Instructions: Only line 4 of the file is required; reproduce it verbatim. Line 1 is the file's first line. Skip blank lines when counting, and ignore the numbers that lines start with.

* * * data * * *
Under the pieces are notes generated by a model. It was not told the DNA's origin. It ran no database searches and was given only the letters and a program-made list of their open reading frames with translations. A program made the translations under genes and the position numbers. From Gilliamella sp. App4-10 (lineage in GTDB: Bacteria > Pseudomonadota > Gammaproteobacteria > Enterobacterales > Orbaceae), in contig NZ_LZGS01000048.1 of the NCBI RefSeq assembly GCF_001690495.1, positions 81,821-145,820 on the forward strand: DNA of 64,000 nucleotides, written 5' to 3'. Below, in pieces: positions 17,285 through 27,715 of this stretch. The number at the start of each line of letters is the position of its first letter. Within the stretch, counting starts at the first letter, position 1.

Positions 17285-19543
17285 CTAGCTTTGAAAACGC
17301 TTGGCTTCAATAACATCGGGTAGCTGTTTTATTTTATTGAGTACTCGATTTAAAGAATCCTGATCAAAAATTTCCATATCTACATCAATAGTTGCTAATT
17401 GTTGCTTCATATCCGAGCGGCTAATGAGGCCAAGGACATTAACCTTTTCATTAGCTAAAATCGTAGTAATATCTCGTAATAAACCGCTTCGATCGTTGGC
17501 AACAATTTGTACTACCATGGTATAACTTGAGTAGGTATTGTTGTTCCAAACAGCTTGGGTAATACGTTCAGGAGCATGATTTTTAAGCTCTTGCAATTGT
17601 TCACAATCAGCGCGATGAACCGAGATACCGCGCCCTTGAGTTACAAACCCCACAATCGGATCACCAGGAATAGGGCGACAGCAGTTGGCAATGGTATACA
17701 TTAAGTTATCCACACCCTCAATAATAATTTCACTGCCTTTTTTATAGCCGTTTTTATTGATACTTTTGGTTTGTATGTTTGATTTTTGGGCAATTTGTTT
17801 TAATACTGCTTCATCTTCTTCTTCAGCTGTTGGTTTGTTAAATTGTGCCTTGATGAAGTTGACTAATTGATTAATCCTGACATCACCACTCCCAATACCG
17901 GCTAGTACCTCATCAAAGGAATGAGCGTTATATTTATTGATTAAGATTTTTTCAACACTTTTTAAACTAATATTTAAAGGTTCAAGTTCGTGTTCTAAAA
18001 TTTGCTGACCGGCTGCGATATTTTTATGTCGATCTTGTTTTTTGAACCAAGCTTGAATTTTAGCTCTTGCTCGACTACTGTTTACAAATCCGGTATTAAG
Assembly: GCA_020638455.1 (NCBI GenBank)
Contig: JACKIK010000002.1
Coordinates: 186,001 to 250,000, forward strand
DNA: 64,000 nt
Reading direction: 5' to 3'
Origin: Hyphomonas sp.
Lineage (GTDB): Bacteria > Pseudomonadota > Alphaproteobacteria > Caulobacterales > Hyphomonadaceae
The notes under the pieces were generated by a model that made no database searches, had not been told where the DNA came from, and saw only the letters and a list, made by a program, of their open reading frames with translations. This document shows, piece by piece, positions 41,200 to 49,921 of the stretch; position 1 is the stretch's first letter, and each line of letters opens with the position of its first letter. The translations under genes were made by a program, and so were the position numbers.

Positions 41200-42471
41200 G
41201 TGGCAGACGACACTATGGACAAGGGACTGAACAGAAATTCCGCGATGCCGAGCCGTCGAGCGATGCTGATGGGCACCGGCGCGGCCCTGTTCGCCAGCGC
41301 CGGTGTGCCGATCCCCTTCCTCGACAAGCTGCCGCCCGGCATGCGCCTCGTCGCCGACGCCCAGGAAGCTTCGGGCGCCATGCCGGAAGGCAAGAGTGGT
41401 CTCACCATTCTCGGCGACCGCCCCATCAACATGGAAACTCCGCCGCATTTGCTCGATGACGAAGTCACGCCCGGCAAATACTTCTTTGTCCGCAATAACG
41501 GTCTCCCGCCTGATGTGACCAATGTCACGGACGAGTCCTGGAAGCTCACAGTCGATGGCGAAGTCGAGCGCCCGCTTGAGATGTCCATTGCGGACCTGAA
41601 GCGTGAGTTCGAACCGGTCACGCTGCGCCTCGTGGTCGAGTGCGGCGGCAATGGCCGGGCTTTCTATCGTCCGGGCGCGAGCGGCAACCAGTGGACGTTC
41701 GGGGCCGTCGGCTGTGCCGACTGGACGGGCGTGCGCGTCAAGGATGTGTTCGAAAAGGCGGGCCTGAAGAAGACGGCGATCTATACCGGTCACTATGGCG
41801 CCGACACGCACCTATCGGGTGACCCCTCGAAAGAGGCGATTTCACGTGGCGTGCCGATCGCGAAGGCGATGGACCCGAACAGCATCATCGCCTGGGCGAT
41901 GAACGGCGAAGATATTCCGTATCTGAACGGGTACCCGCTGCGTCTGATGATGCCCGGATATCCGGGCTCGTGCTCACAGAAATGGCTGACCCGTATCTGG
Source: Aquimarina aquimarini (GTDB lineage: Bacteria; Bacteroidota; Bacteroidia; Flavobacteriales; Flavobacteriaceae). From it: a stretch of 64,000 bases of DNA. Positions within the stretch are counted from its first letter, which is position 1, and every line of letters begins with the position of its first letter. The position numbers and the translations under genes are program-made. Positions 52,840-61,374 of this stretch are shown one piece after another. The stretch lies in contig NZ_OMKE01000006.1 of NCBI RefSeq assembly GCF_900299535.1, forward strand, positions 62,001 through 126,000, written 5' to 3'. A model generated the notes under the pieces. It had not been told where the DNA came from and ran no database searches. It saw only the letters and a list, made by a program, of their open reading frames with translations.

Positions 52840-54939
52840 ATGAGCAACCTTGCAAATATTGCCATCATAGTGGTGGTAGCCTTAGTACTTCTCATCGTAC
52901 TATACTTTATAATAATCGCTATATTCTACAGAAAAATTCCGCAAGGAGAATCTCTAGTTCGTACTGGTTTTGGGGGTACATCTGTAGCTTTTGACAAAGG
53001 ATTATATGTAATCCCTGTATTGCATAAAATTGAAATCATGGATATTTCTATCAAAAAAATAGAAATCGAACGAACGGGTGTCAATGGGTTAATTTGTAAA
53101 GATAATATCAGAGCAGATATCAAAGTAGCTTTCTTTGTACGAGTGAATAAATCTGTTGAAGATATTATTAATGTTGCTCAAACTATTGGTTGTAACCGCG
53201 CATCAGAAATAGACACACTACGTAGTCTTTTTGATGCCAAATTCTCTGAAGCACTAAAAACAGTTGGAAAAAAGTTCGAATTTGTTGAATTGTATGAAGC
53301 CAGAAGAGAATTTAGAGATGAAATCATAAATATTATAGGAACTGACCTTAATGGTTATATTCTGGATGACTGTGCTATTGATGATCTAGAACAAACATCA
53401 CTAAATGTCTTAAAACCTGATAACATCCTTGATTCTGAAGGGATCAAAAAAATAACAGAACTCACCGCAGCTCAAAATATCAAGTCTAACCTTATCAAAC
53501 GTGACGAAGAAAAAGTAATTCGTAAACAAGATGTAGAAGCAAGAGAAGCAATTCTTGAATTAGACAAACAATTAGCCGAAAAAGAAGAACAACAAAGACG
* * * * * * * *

17301 TTGGCTTCAATAACATCGGGTAGCTGTTTTATTTTATTGAGTACTCGATTTAAAGAATCCTGATCAAAAATTTCCATATCTACATCAATAGTTGCTAATT